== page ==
Sherlock finally returned last night after a long wait, and what started out on a somewhat happy-ish (and at times hilarious) note took a dark turn at the close of the Season 4 premiere.
WARNING: There are spoilers for “The Six Thatchers” below. If you haven’t seen the episode, proceed at your own peril.
Returning after a three-year absence (sure, we had the New Year's special “The Abominable Bride” at the same time last year, but Season 3 ended back in February 2014 with “His Last Vow”), Sherlock ended with the death of John Watson’s (Martin Freeman) wife Mary (Amanda Abbington), who heroically took a bullet to save Sherlock's (Benedict Cumberbatch) life, dying as her despondent husband looked on. Before you guys think there’s a chance Mary didn’t actually die, showrunner Steven Moffat confirmed that yes, Mary is well and truly dead.
In an interview with Entertainment Weekly, Moffat explained why they decided to kill Mary off, and whether the decision had anything to do with the fact that the character died (or at least, we think so) in Sir Arthur Conan Doyle’s Sherlock Holmes stories.
“The truth is it’s never established that she died in the stories. We just assume she died because Watson refers to his “sad loss” which is probably a death but not necessarily. The reality of this, of course, is that Sherlock Holmes is about Sherlock and Dr. Watson and it’s always going to come back to that — always always always. They had fun making it a trio but it doesn’t work long term. Mary was always going to go and we were always going to get back to the two blokes. That’s the format. [Sherlock writer-producer-actor] Mark Gatiss and I do not have the delusion that we know better than Sir Arthur Conan Doyle. That’s how the show works and always will. We reset to the most traditional and famous version of the format.”
Not only does Mary’s demise serve as a reset button of sorts for the remainder of the series, it also creates a huge rift in John and Sherlock’s friendship (more on that below). Moffat explained why they didn’t wait until the third episode to pull the trigger on the character:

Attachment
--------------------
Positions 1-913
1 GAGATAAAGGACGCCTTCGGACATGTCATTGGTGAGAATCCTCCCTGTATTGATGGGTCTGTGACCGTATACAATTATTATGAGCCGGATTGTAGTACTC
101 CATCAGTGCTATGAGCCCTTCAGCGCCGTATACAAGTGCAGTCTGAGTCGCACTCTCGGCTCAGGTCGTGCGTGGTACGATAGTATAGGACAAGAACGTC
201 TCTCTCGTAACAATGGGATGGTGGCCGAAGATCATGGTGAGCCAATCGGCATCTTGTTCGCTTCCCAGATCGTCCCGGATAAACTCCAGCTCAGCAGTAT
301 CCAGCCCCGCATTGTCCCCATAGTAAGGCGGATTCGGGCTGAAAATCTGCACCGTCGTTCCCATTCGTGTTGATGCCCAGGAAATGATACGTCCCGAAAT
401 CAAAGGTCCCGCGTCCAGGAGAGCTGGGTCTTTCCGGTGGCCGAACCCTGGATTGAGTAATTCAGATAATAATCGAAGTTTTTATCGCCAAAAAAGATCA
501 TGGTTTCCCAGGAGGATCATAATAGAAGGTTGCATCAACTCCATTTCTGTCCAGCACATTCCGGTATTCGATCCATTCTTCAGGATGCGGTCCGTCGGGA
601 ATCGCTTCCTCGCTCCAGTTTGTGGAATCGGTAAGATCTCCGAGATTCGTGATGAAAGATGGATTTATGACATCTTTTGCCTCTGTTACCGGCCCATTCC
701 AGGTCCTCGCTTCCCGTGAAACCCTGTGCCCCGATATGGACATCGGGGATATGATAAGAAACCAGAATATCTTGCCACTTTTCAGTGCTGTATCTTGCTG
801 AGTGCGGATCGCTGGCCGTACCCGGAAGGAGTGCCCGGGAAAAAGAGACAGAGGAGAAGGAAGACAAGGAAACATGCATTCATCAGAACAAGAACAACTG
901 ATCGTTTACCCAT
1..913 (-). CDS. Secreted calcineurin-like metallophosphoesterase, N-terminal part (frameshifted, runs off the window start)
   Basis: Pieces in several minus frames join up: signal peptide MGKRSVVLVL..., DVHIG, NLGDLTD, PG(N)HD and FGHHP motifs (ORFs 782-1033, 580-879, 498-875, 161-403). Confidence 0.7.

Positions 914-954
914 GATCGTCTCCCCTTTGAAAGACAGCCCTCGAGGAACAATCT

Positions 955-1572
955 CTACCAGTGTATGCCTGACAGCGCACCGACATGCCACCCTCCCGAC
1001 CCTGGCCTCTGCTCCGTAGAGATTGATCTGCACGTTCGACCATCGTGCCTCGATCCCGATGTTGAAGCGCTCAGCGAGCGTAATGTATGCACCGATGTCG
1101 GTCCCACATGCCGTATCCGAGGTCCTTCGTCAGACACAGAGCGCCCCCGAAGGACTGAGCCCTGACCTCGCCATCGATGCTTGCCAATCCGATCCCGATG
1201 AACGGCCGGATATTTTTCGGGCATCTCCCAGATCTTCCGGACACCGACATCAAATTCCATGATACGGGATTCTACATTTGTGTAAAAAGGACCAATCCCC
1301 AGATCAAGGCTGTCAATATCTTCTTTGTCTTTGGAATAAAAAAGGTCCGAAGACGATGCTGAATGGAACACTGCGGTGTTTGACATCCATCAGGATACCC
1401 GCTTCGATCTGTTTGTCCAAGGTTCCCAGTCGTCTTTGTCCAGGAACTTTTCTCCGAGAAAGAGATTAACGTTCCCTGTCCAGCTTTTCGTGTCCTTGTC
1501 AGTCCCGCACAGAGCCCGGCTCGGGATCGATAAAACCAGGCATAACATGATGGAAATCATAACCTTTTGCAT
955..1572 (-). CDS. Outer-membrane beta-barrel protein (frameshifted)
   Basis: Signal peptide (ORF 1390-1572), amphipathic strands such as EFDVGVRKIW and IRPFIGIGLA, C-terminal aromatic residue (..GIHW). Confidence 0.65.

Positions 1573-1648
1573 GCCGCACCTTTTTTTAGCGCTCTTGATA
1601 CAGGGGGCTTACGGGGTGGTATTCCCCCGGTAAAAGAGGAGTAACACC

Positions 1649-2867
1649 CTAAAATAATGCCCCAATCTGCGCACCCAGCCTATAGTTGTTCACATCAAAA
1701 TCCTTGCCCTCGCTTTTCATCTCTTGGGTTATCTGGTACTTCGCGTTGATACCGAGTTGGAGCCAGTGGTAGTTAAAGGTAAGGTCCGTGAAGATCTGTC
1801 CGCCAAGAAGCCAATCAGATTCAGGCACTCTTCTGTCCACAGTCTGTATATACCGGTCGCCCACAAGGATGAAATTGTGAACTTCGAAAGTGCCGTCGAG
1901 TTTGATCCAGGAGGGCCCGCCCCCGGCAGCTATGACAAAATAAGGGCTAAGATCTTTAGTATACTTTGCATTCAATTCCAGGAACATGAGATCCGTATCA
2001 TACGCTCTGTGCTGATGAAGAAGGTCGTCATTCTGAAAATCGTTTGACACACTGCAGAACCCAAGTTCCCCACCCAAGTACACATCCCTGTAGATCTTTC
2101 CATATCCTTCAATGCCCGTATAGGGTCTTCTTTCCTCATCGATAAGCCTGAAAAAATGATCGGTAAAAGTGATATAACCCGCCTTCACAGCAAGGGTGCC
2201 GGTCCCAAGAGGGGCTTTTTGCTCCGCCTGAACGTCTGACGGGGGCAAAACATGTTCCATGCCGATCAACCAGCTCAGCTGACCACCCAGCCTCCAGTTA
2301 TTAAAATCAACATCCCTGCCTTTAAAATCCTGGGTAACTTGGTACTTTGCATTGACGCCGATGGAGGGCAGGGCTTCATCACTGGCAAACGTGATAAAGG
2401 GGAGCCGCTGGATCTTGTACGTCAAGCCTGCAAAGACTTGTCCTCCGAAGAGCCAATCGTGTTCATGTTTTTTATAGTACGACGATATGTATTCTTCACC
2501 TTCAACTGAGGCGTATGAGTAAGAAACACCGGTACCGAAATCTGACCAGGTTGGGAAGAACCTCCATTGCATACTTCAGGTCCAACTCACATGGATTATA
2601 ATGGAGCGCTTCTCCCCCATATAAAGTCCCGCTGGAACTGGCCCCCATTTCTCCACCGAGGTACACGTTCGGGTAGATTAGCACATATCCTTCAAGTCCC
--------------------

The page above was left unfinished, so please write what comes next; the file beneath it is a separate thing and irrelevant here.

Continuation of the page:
“There was a big debate about whether to kill her in episode 1, instead of more traditionally in episode 3 at the end of the [season]. But let’s not give ourselves that two years to forget how mad they are at each other. Let’s do it in a circumstance where we have to come back in a week and make this show work again. I think it does. Obviously, I’m not the person who makes the judgment. All the consequences are believable and painfully in place with a Sherlock Holmes plot and with some kind of resolution to it all that makes continuing possible. If we do pull that off that will be great.”
As for that rift, don’t expect it to go away by the time “The Lying Detective” rolls around this coming Sunday. Au contraire, my dear Watson. Things are about to go from bad to worse for our dynamic duo.
“We take that rift head-on in the remainder of the [season]. We don’t ignore it. We don’t have John come back and say, “Well I’ve thought about it and it’s all fine.” If anything, the rift gets worse. We decided if we were doing this we’re doing grief properly. We were doing the consequences properly. We tried to have people go through what they’d actually go through in this circumstance which, of course, is hellish. And as emotionally reticent as Sherlock Holmes is, it doesn’t take a 12-year-old to figure out he’s a profoundly emotional man. We don’t skirt around it. We don’t just get on with the story of the week — although there is a story of the week. There’s a big villain to fight. But front and center are the consequence of Mary’s death and Sherlock’s culpability. He could have done better, it’s his lifestyle that killed her in the end.
We spent a long time trying to work out what his culpability was. Obviously, it wasn’t his fault. Mary tried to save his life. But having Sherlock unable to stop himself from showing off and that’s what riles her up to take the shot, I think it adds another layer. We were determined to make it as difficult for us as possible [as writers] to take on the following things: We will do grief in a big way, we will have the rift between them, and it will be real and will never completely go away — because you’ll always think about that, however imperishable that friendship is. At the same time, we’ve got to be a proper detective show with proper action, proper villains, proper mystery solving.”
As for those proper villains, the big one will come in the guise of Toby Jones’ (Captain America: The First Avenger) Culverton Smith this coming Sunday, and you can have a little taste at how much Culverton will rattle Sherlock in the promo below.